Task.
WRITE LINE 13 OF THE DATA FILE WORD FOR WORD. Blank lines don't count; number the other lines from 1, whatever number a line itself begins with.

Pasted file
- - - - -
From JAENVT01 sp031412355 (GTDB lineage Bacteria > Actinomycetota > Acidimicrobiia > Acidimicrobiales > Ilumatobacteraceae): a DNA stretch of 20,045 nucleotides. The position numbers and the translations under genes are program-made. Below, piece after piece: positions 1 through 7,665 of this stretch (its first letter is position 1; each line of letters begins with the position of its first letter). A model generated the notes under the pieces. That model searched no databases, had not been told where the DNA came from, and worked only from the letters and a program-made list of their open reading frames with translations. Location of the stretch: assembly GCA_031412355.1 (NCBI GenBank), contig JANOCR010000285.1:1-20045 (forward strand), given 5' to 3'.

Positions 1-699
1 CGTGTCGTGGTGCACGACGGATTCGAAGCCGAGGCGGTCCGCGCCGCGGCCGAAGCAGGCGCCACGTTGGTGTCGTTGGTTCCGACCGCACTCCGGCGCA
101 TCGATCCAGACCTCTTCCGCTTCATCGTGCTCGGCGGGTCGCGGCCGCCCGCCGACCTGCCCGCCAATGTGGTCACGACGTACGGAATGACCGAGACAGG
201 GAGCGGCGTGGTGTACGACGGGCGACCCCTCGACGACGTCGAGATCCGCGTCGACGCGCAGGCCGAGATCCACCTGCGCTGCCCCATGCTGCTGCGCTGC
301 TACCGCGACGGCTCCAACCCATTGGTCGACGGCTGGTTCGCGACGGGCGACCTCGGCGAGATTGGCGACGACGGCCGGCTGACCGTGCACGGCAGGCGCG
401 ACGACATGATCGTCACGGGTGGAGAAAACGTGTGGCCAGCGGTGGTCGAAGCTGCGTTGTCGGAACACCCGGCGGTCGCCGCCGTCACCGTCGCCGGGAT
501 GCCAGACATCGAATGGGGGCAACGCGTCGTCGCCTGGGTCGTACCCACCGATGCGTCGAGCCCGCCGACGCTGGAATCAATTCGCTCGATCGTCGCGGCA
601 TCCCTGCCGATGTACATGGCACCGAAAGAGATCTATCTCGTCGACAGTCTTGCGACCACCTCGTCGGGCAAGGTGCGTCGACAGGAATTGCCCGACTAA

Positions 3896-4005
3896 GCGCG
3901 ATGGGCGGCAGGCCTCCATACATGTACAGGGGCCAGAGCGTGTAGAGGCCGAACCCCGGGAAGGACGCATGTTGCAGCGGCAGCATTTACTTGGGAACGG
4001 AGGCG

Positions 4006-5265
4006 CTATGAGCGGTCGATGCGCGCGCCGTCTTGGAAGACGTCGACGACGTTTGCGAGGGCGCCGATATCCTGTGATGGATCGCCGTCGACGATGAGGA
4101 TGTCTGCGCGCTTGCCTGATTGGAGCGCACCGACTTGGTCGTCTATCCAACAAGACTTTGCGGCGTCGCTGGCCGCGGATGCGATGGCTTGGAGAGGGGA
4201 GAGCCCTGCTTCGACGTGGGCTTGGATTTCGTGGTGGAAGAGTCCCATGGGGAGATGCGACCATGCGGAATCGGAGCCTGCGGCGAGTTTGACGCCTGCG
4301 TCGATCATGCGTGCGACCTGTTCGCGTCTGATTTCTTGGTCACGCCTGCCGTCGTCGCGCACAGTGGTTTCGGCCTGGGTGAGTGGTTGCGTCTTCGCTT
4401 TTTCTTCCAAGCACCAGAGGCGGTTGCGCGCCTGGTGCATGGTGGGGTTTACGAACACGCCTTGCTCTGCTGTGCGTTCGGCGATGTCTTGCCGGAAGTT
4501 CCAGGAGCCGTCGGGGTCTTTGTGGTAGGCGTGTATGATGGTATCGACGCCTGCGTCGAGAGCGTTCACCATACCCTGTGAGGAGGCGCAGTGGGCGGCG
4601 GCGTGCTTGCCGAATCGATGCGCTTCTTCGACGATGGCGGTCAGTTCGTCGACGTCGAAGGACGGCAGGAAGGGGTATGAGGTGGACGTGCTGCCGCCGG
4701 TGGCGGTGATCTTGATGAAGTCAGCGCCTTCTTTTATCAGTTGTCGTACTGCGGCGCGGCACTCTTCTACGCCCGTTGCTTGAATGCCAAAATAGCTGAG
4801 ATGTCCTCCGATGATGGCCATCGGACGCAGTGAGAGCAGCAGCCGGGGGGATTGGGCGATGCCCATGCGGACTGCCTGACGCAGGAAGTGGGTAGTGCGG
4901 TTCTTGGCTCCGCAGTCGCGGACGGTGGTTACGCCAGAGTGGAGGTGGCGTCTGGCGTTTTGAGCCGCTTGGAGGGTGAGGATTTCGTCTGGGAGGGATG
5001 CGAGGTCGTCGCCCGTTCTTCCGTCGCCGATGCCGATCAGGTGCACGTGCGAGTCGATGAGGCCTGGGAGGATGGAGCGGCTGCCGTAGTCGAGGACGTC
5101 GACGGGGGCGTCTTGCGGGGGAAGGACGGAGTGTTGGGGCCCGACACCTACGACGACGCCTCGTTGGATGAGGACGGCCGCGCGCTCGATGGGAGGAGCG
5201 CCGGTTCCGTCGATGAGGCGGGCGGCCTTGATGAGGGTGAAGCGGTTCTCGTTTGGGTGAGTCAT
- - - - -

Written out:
4001 AGGCG